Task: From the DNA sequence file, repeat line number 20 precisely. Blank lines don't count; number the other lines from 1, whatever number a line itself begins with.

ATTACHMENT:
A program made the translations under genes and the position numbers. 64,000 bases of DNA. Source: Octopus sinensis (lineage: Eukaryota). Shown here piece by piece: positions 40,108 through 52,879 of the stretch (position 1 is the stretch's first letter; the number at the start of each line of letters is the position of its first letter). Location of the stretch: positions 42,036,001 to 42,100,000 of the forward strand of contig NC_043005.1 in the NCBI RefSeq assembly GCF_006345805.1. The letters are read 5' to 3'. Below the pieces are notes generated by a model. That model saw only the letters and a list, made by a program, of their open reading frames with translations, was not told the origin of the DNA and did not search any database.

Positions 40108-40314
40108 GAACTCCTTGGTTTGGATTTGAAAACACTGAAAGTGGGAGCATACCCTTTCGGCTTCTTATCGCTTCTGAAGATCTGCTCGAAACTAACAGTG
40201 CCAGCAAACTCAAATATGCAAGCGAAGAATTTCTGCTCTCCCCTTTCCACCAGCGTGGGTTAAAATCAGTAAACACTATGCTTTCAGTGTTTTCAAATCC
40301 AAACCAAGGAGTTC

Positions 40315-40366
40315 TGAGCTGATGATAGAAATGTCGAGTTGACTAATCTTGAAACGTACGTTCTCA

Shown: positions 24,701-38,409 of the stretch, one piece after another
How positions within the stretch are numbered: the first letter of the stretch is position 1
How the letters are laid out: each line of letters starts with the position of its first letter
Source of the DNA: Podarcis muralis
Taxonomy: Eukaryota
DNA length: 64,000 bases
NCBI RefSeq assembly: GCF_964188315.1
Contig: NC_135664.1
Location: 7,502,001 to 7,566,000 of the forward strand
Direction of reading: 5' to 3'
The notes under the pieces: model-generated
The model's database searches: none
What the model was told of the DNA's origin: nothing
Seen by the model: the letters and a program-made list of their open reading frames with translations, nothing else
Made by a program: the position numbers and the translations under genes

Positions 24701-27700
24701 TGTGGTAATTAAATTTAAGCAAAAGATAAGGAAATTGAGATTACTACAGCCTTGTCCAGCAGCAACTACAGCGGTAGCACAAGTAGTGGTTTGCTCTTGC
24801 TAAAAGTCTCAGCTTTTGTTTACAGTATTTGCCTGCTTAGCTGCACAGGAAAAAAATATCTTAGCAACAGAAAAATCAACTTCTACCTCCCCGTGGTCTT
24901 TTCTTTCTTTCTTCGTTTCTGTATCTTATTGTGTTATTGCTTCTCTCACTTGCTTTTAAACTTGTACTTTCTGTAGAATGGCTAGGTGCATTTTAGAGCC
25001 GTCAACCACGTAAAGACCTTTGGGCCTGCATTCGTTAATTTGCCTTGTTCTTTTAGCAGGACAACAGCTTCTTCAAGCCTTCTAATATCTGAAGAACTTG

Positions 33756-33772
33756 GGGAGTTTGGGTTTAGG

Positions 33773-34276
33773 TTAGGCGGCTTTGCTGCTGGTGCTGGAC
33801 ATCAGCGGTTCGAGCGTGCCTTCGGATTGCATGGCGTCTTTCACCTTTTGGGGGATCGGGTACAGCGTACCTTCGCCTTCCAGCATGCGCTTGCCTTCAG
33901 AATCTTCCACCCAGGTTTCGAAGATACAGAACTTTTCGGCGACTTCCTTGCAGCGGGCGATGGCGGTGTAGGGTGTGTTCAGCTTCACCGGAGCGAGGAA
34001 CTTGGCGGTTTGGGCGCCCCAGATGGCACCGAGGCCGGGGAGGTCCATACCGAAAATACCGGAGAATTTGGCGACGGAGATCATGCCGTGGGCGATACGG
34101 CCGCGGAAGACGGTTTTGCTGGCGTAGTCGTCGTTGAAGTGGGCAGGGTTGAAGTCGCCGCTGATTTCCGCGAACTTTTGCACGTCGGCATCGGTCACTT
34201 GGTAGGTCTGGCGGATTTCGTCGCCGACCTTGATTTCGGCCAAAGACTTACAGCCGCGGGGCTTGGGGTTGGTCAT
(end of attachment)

What the model was told of the DNA's origin: nothing